Good Communication Skills
Are Communication Skills The same as Interpersonal Communication Skills or Social Communication Skills?
No. As discussed before, interpersonal communication skills refer to communication between 2 or 3 people, at most. Social skills, on the other hand, refer to communicating to a large group of people. It’s also good to remembering that although both skills are desirable, they are somewhat independent from each other.
But How Different Are Communication skills Compared to The Other Two?
Communication skills, as you can probably see, refers to something much broader than interpersonal skills or social communication skills: they mean to represent abstract ideas from your head as something concrete (music, poetry, a newspaper article, an email, and so on). The concern of communicating something to someone dates back from Greek philosopher Aristotle, when he writes about the rhetoric art (Τέχνη ρητορική, literally “The art of Rhetoric“), and about literary theory (Περί ποιητικής, roughly translated as “About Poetics”, in which Aristotle originally refers to “poetry”). In these books, dating back from around the 4th century B.C.E, Aristotle talks about the importance of dialog and persuasion – among many other things we take for granted today.
Four Benefits of Having Good Communication Skills
1. Good communication skills ensure that your message will be delivered as you intended, reducing any chances of misunderstandings.
Consider the following (spoken) dialog:
John: Jane, I need you to write a report about the company’s income.
Jane: Um… OK.
(1 hour later…)
Jane: Done. Here it is.
John: Jane, uh… this is not right. You wrote me an MS-Word report. But see, I needed an Excel spreadsheet. And why did you get me a Form 10-Q? I need an annual report!
Jane (angry): John, I’m terribly sorry, but you didn’t tell me you wanted a spreadsheet report, and you didn’t tell me you needed an annual report. I just don’t have the time to do it again. Excuse me.
John: Damn… am I supposed to spell things out now?
Sorry John, but you must be as crystal-clear as you can possibly be – unless, of course, that type of report was some sort of company routine. But by your conversation, it clearly wasn’t, was it?
As you can see, dear reader, it’s no wonder companies lose a lot of money: vague communication like this certainly might cost companies million of dollars, as miscommunication delays the completion of critical tasks – and, of course, possibly ruining carefully-engineered projects in the process.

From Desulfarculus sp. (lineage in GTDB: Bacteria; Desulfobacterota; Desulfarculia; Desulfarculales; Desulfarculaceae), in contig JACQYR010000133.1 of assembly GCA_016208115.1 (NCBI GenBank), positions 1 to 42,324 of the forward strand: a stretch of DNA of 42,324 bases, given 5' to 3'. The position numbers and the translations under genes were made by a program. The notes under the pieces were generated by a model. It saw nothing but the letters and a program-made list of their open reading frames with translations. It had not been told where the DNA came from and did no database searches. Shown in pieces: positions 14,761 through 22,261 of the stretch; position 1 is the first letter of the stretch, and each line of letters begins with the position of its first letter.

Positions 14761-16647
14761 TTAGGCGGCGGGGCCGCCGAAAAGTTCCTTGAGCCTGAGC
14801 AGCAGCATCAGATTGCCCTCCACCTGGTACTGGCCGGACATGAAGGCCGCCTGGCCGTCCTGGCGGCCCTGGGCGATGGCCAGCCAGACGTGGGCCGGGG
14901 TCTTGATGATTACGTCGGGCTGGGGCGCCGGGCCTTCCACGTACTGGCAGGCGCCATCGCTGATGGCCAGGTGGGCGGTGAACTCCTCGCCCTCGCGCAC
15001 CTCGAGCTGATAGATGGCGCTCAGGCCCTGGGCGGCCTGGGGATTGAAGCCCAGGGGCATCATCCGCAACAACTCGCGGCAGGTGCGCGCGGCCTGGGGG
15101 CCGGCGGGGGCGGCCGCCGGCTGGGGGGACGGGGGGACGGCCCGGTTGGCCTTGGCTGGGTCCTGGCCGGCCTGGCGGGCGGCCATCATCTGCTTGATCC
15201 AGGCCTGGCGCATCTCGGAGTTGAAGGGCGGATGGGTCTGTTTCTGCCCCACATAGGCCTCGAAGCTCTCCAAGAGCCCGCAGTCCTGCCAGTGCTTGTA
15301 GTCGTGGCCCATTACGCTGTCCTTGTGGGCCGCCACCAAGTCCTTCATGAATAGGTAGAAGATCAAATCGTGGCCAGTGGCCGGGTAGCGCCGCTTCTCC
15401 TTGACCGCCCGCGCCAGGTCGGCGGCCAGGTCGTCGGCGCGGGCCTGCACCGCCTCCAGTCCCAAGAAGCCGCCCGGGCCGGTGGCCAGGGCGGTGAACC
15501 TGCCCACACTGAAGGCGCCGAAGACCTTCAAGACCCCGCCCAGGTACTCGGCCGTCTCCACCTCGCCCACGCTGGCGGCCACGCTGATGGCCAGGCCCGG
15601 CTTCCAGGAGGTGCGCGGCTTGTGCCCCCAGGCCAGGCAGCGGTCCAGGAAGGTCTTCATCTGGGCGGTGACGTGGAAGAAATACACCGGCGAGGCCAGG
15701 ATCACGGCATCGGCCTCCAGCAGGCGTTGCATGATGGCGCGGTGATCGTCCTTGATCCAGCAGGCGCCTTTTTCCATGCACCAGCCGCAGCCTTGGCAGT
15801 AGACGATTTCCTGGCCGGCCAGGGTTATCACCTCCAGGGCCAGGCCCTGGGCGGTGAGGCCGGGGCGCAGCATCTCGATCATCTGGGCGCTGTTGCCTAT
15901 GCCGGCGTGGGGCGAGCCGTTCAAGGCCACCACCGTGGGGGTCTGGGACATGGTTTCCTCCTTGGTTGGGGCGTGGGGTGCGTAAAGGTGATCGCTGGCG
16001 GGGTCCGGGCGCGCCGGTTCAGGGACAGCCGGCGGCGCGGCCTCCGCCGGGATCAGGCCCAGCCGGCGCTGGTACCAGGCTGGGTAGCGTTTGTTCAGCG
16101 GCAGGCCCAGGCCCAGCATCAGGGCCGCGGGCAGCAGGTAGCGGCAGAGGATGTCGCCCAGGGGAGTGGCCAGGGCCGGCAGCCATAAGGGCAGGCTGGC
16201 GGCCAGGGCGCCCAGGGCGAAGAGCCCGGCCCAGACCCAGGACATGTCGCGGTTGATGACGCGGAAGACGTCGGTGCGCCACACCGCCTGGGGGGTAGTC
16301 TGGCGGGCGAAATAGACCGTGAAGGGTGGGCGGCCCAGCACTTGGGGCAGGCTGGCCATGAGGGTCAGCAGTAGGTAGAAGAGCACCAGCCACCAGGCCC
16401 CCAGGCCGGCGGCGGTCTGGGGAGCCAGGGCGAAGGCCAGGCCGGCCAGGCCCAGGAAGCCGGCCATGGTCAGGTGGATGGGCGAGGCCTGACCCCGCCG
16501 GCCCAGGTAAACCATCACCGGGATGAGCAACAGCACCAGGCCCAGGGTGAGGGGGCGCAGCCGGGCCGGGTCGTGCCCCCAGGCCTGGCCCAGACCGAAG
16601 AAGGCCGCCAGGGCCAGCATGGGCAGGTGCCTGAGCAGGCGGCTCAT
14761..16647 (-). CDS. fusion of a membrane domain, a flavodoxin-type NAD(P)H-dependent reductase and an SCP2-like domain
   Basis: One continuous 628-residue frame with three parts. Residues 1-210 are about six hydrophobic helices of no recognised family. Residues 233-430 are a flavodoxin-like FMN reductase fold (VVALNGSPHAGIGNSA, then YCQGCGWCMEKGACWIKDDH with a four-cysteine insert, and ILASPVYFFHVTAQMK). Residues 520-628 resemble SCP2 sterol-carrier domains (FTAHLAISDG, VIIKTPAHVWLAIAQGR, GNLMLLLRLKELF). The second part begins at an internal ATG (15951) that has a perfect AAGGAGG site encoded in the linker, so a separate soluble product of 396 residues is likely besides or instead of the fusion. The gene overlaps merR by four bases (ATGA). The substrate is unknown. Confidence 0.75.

2. Good communication skills improve the motivation of co-workers and employees.
Pretend this is an email message:
From: Grumpy Boss
To: Joe Employee
Joe, your presentation sucks. Redo it.
Now imagine, instead, the same thing said in a different way:
From: Nice Boss
To: Joe Employee
Joe, unfortunately this presentation isn’t very clear about the company’s goals. Can you please rewrite this paragraph to make them clearer? Also, this template is really nice, but it doesn’t fit the mood of the presentation. Can you change the layout to something more modern?
Can you spot the difference? The intention of the message is the same – tell Joe Employee that his report wasn’t good. However, because the second message is much more polite and clear, chances are Joe Employee won’t mind fixing the presentation; this also means he has a much better chance of getting things right now. See how a few words here and there change everything for the better?
3. Good communication skills improve work relationships.
Did you just see how nice the message from “Nice Boss” was? Chances are that Joe will think of “Nice Boss” as someone great to work with – if this happens, Joe will do his tasks faster and more willingly. Again, can you see how good communication saves you time, money, and improves your reputation at little to no cost?
4. Good communication skills are impressive.
If you know how to communicate well to others, there’s no need to try too hard to impress them – they’ll admire you naturally; they may admire you so much, indeed, that you may get a higher position in your company or a job that pays much better (because even your competitor will admire you!) But who knows? The only thing certain here is that if you communicate well, you’ll be in a win-win situation.